- 0So danceluver what are you doing right now? I am pretty sure what I want is to be a NP part time and maybe teach nursing part time so that's why I think I'll go to this masters program if I'm accepted because it would be the first step towards both of those goals. Thanks for your reply danceluver I still don't really think I want to be a doctor but it does seem extremely enticing. I kind of am excited about where nursing might be headed in the next ten or 20 years though... I hope it is headed somewhere good
- 0Jan 9, '12 by danceluverSame boat as you...applying to nursing programs hoping to get in somewhere! haha...I actually also very much want to teach as well, education is such a great career for nursing. So we have that in common I agree there are so many avenues in which to following nursing with after you have your license. The possibilities are endless!l
I think i'll have great peers in nursing school and possibly enjoy going to class a lot more because of the type of personality i have. Although nursing school is very competitive, my med school friends tell me everyone is out for themselves underneath it all, lol.
- 0Jul 2, '12 by kangaroo2Hi Liz,
Not sure if you're still considering this, but I thought I would chime in. I've also been in your shoes before. It sounds like you have a pretty good idea of what you'd be getting yourself into with medical school, and I think its very mature to assess whether its the lifestyle for you. But I also understand your point about not wanting to be working on becoming an NP for longer than med school will take. Both pathways are a big investment of time and money, so its important to chose wisely. I would suggest you consider some accelerated MSN programs where you do graduate eligible to be an ANP. Many of these programs will make you put down a specialty when you apply, but I think most are also willing to work with you if you change your mind throughout. If you think you're interested in pediatrics or family practice, you could pick one of those after doing some shadowing, while knowing you can change if needed. One nice thing about APNs is that you can add something on with a post masters certificate - so you could become an FNP, for example, and then later decide to go back for another year or so part time to do the PNP.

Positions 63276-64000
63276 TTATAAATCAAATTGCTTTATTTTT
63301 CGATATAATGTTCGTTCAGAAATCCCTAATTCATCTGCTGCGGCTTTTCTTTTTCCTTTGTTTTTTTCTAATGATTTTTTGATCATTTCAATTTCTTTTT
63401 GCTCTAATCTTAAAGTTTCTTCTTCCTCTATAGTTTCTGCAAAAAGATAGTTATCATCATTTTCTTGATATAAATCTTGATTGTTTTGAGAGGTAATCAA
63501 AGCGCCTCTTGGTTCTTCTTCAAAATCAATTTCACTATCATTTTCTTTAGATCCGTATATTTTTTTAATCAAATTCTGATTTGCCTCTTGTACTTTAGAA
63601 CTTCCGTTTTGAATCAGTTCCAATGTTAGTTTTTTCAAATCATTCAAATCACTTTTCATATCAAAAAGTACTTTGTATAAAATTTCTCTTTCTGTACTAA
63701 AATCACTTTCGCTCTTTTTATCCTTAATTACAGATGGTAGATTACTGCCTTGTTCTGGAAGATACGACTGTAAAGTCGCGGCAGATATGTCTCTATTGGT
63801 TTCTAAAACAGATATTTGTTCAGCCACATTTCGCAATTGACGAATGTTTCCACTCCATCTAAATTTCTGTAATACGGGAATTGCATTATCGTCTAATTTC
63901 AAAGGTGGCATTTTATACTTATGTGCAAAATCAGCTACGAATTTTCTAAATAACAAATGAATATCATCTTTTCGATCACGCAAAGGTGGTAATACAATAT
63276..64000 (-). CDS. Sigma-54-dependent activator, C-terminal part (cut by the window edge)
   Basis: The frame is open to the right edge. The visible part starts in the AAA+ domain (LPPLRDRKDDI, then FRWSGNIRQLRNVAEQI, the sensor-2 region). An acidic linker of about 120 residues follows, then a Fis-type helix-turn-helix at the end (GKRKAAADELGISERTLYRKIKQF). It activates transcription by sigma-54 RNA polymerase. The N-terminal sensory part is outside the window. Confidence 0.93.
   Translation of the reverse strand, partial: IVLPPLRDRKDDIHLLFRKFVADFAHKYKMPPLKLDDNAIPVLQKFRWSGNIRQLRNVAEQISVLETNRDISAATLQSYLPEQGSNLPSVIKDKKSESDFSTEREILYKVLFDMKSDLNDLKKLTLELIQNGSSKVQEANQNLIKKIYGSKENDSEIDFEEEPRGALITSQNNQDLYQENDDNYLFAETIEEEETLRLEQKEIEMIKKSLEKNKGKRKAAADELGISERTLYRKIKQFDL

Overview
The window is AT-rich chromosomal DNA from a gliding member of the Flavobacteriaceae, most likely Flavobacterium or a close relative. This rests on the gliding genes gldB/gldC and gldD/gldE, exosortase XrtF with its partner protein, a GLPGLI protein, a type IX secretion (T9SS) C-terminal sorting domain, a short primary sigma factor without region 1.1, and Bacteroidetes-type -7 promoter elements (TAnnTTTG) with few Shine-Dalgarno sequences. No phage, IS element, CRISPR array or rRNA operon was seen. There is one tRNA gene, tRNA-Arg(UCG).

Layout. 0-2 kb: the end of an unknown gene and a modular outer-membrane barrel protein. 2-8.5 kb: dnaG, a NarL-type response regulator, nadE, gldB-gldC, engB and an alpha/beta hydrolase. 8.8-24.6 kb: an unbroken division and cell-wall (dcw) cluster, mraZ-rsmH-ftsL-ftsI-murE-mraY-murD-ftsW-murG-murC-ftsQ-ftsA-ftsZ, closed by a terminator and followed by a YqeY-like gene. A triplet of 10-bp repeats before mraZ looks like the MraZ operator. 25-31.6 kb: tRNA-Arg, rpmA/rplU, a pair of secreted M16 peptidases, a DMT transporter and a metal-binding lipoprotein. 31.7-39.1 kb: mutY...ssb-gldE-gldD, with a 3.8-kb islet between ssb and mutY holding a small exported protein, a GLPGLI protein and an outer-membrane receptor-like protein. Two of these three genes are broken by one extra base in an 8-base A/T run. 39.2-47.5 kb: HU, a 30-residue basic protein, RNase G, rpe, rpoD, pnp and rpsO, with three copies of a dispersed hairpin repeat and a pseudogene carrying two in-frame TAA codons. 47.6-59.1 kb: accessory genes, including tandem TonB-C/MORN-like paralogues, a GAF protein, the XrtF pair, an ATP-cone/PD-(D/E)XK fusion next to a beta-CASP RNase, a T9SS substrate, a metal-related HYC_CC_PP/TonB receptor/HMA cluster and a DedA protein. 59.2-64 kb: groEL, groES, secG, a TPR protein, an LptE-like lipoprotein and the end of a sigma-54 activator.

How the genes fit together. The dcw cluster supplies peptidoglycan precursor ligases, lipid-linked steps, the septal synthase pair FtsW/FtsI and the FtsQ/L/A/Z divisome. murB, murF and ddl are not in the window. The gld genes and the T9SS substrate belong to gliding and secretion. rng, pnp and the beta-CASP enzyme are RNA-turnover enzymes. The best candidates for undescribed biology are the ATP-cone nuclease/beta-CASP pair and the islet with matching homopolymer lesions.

Hows your decision coming along? You are welcome to PM me if you'd like some more specific info about this.
- 0Jul 3, '12 by aggie313Liz,
My advice is to apply to as many direct entry NP programs as you can that guarantee you the NP track of your choice and see where you get in. Some are as little as 1.75 years to as long as 4 years. I'm 24 right now and started the direct entry NP program at 23 and am 1 year away from graduating with my FNP. I also think going the NP route will be more conducive to having a family in the future if you are headed towards that path.
- 0Jul 4, '12 by danceluveraggie313: is your program a brick and mortar program or a distance education one? Do you need to find your own preceptors? Do you have any RN experience or going straight to the NP role? Pretty confident you'll find a job of your liking? Cuious, as i am slated to start one of these direct entry programs in the fall and some feedback is welcome!